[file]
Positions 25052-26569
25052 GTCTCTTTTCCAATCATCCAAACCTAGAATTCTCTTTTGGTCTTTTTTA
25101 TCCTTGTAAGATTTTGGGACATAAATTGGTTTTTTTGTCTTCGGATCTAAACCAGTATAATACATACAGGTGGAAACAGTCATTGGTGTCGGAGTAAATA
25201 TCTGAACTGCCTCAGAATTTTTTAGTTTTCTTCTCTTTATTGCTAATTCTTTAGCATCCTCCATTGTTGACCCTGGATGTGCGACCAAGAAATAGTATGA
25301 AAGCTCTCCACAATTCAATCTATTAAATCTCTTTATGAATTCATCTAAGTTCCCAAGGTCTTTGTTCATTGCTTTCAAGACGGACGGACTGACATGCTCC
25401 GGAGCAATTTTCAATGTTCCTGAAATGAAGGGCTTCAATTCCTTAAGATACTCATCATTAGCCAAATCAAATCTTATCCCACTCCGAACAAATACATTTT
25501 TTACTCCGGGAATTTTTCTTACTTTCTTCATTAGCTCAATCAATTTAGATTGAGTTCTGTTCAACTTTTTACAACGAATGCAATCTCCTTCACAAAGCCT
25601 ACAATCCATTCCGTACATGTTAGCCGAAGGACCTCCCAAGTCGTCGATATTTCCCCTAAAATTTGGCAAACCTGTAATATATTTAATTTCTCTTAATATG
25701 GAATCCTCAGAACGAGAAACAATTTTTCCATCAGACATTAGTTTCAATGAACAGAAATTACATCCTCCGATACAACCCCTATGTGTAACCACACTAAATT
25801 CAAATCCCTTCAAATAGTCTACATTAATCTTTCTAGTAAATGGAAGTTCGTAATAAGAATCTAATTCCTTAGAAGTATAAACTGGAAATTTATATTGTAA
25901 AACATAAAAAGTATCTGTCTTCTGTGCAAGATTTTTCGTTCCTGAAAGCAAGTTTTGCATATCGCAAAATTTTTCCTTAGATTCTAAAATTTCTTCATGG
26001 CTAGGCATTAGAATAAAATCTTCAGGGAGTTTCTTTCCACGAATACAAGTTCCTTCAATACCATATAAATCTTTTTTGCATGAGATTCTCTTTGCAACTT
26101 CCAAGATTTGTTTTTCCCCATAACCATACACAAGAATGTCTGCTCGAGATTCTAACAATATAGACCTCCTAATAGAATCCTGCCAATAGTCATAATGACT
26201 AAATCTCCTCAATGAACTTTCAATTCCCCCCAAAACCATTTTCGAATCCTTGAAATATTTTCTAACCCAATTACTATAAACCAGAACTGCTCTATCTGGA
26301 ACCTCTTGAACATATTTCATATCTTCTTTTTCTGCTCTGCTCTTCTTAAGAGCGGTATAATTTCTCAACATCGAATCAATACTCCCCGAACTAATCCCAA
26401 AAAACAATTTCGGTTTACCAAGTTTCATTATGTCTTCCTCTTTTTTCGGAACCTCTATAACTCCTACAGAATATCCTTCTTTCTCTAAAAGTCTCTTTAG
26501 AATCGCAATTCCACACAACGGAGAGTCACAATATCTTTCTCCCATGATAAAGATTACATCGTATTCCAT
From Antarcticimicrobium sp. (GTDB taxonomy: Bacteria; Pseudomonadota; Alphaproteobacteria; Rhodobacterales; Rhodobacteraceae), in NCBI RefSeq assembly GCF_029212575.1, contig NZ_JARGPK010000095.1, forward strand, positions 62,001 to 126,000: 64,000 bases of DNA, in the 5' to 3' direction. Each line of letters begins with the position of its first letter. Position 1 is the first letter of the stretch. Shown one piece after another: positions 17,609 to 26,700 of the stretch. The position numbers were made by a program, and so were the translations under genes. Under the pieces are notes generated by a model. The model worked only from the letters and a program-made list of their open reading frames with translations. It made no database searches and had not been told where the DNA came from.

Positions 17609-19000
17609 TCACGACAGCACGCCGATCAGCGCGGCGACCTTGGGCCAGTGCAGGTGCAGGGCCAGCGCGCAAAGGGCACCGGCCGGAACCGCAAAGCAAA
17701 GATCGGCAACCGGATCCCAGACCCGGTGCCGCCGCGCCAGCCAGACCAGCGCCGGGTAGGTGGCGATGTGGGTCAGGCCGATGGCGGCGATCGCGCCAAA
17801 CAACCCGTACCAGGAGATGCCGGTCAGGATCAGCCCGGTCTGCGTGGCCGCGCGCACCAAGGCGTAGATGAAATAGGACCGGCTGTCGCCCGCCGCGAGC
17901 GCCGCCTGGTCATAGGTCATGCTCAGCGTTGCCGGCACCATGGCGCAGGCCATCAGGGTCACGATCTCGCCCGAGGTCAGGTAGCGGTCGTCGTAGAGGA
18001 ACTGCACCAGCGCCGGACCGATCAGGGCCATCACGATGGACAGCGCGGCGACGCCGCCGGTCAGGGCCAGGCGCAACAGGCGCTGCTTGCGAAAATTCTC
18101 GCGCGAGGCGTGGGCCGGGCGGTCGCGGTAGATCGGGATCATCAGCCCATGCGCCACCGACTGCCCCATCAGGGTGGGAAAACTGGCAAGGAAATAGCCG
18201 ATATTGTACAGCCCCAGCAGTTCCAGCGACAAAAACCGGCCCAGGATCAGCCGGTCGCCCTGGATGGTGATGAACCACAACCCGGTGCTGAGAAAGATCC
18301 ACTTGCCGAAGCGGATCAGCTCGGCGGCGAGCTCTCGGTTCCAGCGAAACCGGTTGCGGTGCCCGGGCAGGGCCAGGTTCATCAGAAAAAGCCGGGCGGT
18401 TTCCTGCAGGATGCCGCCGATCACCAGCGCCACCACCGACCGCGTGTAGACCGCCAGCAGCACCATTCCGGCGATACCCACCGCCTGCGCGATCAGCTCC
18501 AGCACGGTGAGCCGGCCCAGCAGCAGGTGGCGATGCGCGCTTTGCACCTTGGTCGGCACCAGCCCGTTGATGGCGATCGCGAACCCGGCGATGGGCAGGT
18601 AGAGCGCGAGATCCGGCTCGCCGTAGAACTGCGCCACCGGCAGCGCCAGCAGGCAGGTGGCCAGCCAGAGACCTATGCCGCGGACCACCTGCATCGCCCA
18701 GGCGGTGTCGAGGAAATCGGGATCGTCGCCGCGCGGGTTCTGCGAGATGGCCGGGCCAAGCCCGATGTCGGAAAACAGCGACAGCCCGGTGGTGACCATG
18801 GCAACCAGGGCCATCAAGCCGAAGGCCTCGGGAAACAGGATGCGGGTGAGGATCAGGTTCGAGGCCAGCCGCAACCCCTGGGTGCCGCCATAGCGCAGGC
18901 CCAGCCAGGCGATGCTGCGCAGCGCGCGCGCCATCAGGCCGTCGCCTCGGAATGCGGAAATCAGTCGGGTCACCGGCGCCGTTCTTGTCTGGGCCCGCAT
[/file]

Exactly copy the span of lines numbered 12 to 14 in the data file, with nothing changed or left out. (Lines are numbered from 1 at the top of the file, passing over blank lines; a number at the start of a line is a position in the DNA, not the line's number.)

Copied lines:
26001 CTAGGCATTAGAATAAAATCTTCAGGGAGTTTCTTTCCACGAATACAAGTTCCTTCAATACCATATAAATCTTTTTTGCATGAGATTCTCTTTGCAACTT
26101 CCAAGATTTGTTTTTCCCCATAACCATACACAAGAATGTCTGCTCGAGATTCTAACAATATAGACCTCCTAATAGAATCCTGCCAATAGTCATAATGACT
26201 AAATCTCCTCAATGAACTTTCAATTCCCCCCAAAACCATTTTCGAATCCTTGAAATATTTTCTAACCCAATTACTATAAACCAGAACTGCTCTATCTGGA